London’s Yiddish-Cuban Bridge
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Fall Arts PreviewMusic

London’s Yiddish-Cuban Bridge

The eclectic klezmer trumpeter takes on a genre-bending full-length opera.

George Robinson covers film and music for The Jewish Week.

When Frank London heard the story of Hatuey, the Taino chieftan who had resisted the Spanish invasion of Cuba, he said, “That’s my opera!” Anya Roz
When Frank London heard the story of Hatuey, the Taino chieftan who had resisted the Spanish invasion of Cuba, he said, “That’s my opera!” Anya Roz

Frank London likes to remind listeners that the Yiddish theater of legend was “always cutting edge and avant-garde.” That, he said, is why his latest, and most ambitious, project, “Hatuey: Memory of Fire,” was such a challenge.

“Hatuey” is a full-length opera, a genre-bending exercise set in Cuba that moves fluidly between the era of the conquistadors and the Machado dictatorship in the 1930s, combining Yiddish, Spanish and Taino (the language of the island’s indigenous population), klezmer, jazz, Cuban popular music and full-blown operatic arias.

Just another day at the office for Klezmatics stalwart London.

The inspiration for “Hatuey” came from a friend of London’s, Michael Posnick, who was working as the dramaturg for the Pilobolus Dance Theater. The two were chatting at a funeral when Posnick mentioned that his father-in-law, Asher Penn, was a Yiddish poet who had escaped pogroms in Ukraine in the 1920s, was refused admission to the U.S. as a refugee and had the luck to end up in Cuba. As a way of expressing his thanks to his adopted country, Penn wrote an epic poem in Yiddish telling the story of Hatuey, the Taino chieftain who had resisted the Spanish invasion of the island 400 years earlier.

London just stared at Posnick and said, “That’s my opera!”

All London had to do was find a librettist who could write in Yiddish and find a cast of great musical actors and opera-trained voices who could sing and act in Yiddish. (Oh, he also had to find financing and a production company that would take on such an unlikely project.)

As he says now that the project is ready for its world premiere on Sept. 14, “We must have done something right in a previous lifetime, because all the pieces have fallen spectacularly into place.” Librettist Elise Thoron has worked with London before (on a musical theater piece called “Green Violin”) and their collaboration on this project was seamless. They conceived of a set of parallel stories, recounting both Hatuey’s historic resistance as recreated by a young Yiddish poet, Oscar, and Oscar’s involvement with the student resistance to Machado and the dictator’s closing-down of the universities.

The rest was easy, as new opera productions go. Diane Wondisford and the Music-Theatre Group, where she is producing director, came on board as the event’s producer. The list of their past projects includes works by Tod Machover, Tan Dun, Elliot Goldenthal and Richard Peaslee. The cast that was assembled includes Nate Stampley as Hatuey, a logical progression from his best-known role as Mufasa in “The Lion King,” and a profusion of similarly talented “opera singers, Broadway singers, salsa singers,” London said enthusiastically. “They’re so good we ended up writing a lot of new music for the people we cast.”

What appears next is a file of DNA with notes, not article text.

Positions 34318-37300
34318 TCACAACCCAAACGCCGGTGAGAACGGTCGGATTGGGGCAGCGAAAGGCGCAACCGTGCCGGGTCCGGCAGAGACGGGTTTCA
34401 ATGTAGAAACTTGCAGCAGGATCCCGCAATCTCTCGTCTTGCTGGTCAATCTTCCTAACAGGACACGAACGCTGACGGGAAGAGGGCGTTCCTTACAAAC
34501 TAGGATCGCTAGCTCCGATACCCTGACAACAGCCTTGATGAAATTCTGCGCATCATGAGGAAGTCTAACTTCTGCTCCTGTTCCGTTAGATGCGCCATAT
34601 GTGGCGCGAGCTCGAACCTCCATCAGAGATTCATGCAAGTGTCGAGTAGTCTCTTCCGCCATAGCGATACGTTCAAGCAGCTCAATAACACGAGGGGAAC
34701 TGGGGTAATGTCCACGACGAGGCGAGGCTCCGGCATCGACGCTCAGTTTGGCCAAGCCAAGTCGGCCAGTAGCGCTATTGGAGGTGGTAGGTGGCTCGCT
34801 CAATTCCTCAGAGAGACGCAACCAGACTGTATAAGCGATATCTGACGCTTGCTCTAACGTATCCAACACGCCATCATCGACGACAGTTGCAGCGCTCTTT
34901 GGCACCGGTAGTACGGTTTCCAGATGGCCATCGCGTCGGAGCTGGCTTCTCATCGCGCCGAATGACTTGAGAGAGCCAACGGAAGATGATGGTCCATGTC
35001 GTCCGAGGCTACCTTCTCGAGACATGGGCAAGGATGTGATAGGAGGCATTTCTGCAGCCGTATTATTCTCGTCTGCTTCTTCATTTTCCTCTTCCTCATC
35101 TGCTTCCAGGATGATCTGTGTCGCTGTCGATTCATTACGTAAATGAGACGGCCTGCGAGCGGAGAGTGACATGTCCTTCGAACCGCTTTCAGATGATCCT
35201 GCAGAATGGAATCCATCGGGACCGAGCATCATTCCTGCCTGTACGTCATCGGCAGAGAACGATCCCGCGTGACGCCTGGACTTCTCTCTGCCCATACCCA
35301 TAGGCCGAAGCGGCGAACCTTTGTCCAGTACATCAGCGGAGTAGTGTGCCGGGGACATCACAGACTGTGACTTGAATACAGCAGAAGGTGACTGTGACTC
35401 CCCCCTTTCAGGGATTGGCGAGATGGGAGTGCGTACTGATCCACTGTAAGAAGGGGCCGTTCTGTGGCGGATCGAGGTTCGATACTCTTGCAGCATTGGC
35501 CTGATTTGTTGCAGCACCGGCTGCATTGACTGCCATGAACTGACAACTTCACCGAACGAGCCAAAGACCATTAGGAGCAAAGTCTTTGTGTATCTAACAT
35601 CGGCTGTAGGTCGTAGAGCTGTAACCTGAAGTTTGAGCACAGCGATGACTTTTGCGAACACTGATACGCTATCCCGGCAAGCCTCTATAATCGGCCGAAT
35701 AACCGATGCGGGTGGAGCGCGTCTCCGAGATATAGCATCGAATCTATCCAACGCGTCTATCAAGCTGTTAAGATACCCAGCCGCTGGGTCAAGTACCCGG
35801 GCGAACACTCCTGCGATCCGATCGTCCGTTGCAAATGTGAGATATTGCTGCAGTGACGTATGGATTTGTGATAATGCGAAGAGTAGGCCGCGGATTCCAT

The cast of “Hatuey: Memory of Fire,” none of whom “has ever dealt with Yiddish in their lives.” Marina Levitskaya

To his utter delight, the opera-trained singers had little trouble with the Yiddish elements of the libretto.

“None of them has dealt with Yiddish in their lives,” London said. “But they’re singing Yiddish beautifully. I realized that opera singers are trained to be able to sing in any language. It’s what they do.”

Putting on innovative theatrical and musical productions is what the Peak Performances series, based at Montclair State University, does and it is presenting “Hatuey: Memory of Fire” this fall for more than a week.

Probably the first full-length Yiddish-language opera produced in the New World in a century, will “Hatuey” have a life beyond this initial staging?

London is non-committal, understandably so when you factor in the rest of his fall schedule.

“After this, I go on the road for six weeks to work on a project with Tatar musicians, then I’m in Israel for a program that involves settings of the poetry of Primo Levi, and then the Klezmatics are playing Budapest,” he said.

“We have nothing planned [for ‘Hatuey’], but it has to come to New York City. The talent on stage and behind the stage is so good, I hope something good will happen.”

“Hatuey: Memory of Fire” will be performed Sept. 14-23 at Alexander Kasser Theater, Montclair State University (1 Normal Ave., Montclair, N.J.), peakperfs.org.

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